Kinesiology, different from applied kinesiology, is an education in movement useful for preventing disorders and achieving physical goals
- What's this
- What it heals
- Difference between kinesiology and applied kinesiology
Kinesiology consists of movement education or re-education aimed at achieving a physical goal, eliminating pain, recovering the functionality of one or more areas of the body or correcting posture. Literally, the term kinesiology means "study of human movement" and provides a series of personalized and specific exercises to be performed after having carried out a series of tests to assess one's physical condition. The professional figure of reference is the kinesiologist, graduated in Motor Sciences or graduated from the Higher Institutes of Physical Education (ISEF) and movement expert.
What it heals
Kiniesology can help different categories of people including sportsmen, children, the elderly, pregnant women. The kinesiologist is in fact a movement expert able to follow any person in achieving a physical, sporting, re-educational or preventive goal. The kinesiologist can be contacted, for example, to combat back pain, neck pain and other pains, correct posture, or for rehabilitation after an injury. The kinesiologist can also formulate training plans for the athletic preparation of athletes or postural gymnastics programs or aimed at an aesthetic result.
To summarize, kinesiology can be useful in case of:
- back pain
- neck pain
- muscle tears
- posture defects
- motor rehabilitation after injury
- rehabilitation following surgery or fractures
- overweight and obesity
- movement education
The kinesiologist's job is to analyze the patient's conditions and needs through specific tests and teach the movements and exercises suitable for achieving the set goal, monitoring the results. The purpose of kinesiology is to educate to movement, so those who turn to the kinesiologist will learn over time to be autonomous in carrying out the exercises.
Difference between kinesiology and applied kinesiology
Kinesiology and applied kinesiology or kinesiology are often confused but very different disciplines. As we have seen, kinesiology deals with movement education and re-education, through the work of professionals with a degree in Motor Science or with an ISEF diploma. Applied kinesiology, also known as kinesiology, is instead a therapy that belongs to alternative medicines, practiced by holistic operators not necessarily in possession of a degree. Applied kinesiology can in fact be carried out by doctors, physiotherapists or nutritionists but also by chiropractors and naturopaths or wellness operators.
It is a discipline conceived in the early sixties of the last century by George Goodheart, an American chiropractor. In developing his theories, Goodheart took inspiration from the meridian theory of traditional Chinese medicine and from muscle tests developed a few decades earlier for sportsmen and athletes. According to applied kinesiology, the human being must be considered as a whole, with a holistic view, thus evaluating not only the biochemical and physiological reactions that occur at the level of organs and tissues, but also the psychological and emotional responses. Thinking of the human being as a body-mind complex, every disorder, pain or symptom should be seen as an imbalance between the physical and emotional planes. Applied kinesiology therefore focuses on the muscular system to assess and correct the body's energy imbalances, considering it as a whole. According to applied kinesiology, in fact, behind a pain or dysfunction affecting the musculoskeletal system there is a physical and emotional imbalance that is reflected on the muscles, weakening them.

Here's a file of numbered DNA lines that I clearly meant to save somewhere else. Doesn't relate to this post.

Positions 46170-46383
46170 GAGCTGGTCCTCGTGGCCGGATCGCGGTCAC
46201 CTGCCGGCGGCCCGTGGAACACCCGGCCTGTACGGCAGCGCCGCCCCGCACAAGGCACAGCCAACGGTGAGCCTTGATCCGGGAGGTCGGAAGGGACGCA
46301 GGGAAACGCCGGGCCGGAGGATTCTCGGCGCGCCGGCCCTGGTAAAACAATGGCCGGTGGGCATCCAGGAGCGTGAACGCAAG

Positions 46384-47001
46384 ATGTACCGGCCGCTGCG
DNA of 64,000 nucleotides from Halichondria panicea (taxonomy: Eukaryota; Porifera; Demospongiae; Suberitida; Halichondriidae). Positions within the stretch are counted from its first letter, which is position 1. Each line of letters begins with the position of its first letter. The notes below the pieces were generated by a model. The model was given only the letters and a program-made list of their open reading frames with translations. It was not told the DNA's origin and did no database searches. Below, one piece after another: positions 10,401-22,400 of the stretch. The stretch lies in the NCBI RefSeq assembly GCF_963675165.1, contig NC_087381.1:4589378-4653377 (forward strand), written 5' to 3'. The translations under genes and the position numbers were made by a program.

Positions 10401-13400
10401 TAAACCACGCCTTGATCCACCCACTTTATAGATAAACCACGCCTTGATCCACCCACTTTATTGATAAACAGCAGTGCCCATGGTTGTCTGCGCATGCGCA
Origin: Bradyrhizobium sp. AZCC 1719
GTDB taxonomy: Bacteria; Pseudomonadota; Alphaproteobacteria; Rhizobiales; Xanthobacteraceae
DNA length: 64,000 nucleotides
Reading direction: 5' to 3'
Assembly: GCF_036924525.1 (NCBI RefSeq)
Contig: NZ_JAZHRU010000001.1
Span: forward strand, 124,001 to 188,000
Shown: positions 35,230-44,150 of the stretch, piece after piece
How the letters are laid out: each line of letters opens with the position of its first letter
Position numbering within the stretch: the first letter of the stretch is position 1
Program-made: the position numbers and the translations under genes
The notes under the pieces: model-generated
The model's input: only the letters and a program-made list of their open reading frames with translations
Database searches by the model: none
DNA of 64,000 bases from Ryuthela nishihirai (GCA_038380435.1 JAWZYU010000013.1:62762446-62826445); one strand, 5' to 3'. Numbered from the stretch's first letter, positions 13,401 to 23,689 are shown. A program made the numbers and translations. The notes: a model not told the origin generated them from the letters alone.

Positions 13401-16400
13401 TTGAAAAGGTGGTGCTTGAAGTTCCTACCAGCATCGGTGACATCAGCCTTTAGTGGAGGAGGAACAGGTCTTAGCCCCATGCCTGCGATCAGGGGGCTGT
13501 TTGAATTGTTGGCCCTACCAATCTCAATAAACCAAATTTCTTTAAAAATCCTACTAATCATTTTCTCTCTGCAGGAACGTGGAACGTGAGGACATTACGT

Applied kinesiology is basically based on the concept that, since the muscular system is controlled by the central nervous system, loss of muscle strength or pain in one or more muscles are signs of a central nervous system disorder that could lead to illness over time. This is because, if the central nervous system does not work properly, it is not only the muscle that is affected but also the organs, and this could lead to various disorders and pathologies. Therefore, applied kiniosology is not limited to treating muscle weakness or pain, but is also used, for example, in the case of mood disorders, anxiety, agitation, problems related to concentration and memory, allergies, intolerances and disorders of the apparatus. gastrointestinal. To do this, kinesiology provides for appropriate kinesiological tests, ie tests carried out by the operator in order to identify weak muscles and thus determine the energy imbalance at the base and the organs involved. The kinesiologist then takes care of rebalancing the energies by resolving the disorder, through appropriate treatments that stimulate the body's self-healing processes. Applied kinesiology has no contraindications and can be practiced on anyone, including children and the elderly.
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